Sales of electric scooters in the country have been sluggish even as manufacturers are trying to improve their products and service network and match consumer expectations.
K K Bhan, managing director of Ultra Motor India, said the category was not growing as anticipated. ‘‘Last year, the industry sold 110,000 e-bikes; this year, it will be less than that. Volumes are small and margins are tight. India is a difficult market to crack,” he said. The nascent industry has been battling on several counts. Though the running cost is low (an eight-hour battery recharge consumes one unit of energy), the battery in an e-bike has to be replaced every 20,000 km, or roughly every year, which costs Rs 8,000-10,000.
“Consumers in India don’t think of the battery as a fuel tank, but as a spare part,” said Bhan. Similarly, even though a customer, on an average, may be driving 30-40 km a day, he is concerned about the limited range (60 km per charge) of these bikes.
The industry has been trying to address these issues. Electrotherm India, which sells YObikes brand of e-bikes, has come up with batteries that offer a higher range and can be recharged in four hours, in half the time it takes other bike batteries to recharge.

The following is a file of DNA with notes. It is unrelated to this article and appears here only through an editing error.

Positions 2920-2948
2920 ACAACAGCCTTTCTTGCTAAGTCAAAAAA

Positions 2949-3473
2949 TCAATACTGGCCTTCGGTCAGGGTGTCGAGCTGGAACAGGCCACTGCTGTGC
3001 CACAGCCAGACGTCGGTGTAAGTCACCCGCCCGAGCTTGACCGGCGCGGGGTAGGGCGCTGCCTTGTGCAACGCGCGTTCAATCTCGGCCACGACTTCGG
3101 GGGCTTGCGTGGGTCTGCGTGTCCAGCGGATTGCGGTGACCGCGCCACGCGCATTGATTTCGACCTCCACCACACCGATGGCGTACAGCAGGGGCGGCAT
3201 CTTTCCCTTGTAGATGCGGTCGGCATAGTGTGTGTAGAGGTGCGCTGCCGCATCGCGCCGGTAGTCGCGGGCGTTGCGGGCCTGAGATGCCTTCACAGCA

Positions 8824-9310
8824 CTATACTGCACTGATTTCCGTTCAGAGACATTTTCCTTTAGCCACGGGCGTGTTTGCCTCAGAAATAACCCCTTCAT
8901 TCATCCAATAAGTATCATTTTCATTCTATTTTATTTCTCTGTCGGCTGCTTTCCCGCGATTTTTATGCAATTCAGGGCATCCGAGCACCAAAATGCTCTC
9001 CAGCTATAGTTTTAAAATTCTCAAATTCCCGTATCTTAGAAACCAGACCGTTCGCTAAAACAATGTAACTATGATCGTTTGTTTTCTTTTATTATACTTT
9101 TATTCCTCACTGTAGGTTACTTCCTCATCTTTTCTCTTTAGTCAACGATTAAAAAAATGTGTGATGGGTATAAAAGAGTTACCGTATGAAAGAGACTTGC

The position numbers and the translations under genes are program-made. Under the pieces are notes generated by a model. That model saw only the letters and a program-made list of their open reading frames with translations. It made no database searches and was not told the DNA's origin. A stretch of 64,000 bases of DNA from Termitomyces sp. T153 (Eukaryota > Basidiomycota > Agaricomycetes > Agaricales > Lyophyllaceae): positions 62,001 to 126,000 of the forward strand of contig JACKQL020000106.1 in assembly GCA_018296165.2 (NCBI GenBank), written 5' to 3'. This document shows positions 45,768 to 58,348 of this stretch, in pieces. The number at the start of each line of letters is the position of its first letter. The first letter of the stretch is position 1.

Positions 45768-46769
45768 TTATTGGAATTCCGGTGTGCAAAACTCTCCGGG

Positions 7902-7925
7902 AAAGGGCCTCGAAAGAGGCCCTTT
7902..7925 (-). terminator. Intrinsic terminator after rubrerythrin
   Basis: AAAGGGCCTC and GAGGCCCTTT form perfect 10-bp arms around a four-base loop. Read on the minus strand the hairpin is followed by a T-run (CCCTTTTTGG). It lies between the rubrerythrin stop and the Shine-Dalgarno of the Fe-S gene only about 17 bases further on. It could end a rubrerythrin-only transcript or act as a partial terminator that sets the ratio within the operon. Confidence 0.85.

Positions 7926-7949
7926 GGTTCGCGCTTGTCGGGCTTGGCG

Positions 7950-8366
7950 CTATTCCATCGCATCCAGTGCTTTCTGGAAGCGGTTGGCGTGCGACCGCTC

Similarly, Electrotherm has come up with a stronger chassis for its bikes as there’s a tendency in India to ride double-seat, though these bikes can carry at best one adult and one child. Similarly, battery maintenance is another big issue with these bikes.
The industry’s cause has not been helped by regional and fly-by-night operators, who have been importing containers of bikes from China, and dumping them in the Indian market. Some of these bikes had quality issues, which led to product failures and left consumers with a bad taste. At one stage, there were 300 players in the market. Today, only four-five serious players are left in the fray, many of whom have invested Rs 80-100 crore in their venture. These include Hero Motors, which launched three bikes at the Delhi Auto Expo, Electrotherm, BSA Motors, Ultra Motor (a British company), and Kolhapur-based Emmel Wheelers, part of the auto component FIE Group.
They are all vying for the 8-million-per-annum two-wheeler market in the country. As there’s increasing awareness on global warming, e-bike manufacturers hope consumers will shift to these battery-operated, non-polluting varieties. What could trigger such a shift are incentives from state governments, like Delhi and West Bengal offers.
The Delhi government has waived the value added tax and provides a 15-per cent subsidy on these bikes, which makes each bike cheaper by Rs 7,000-8,000.
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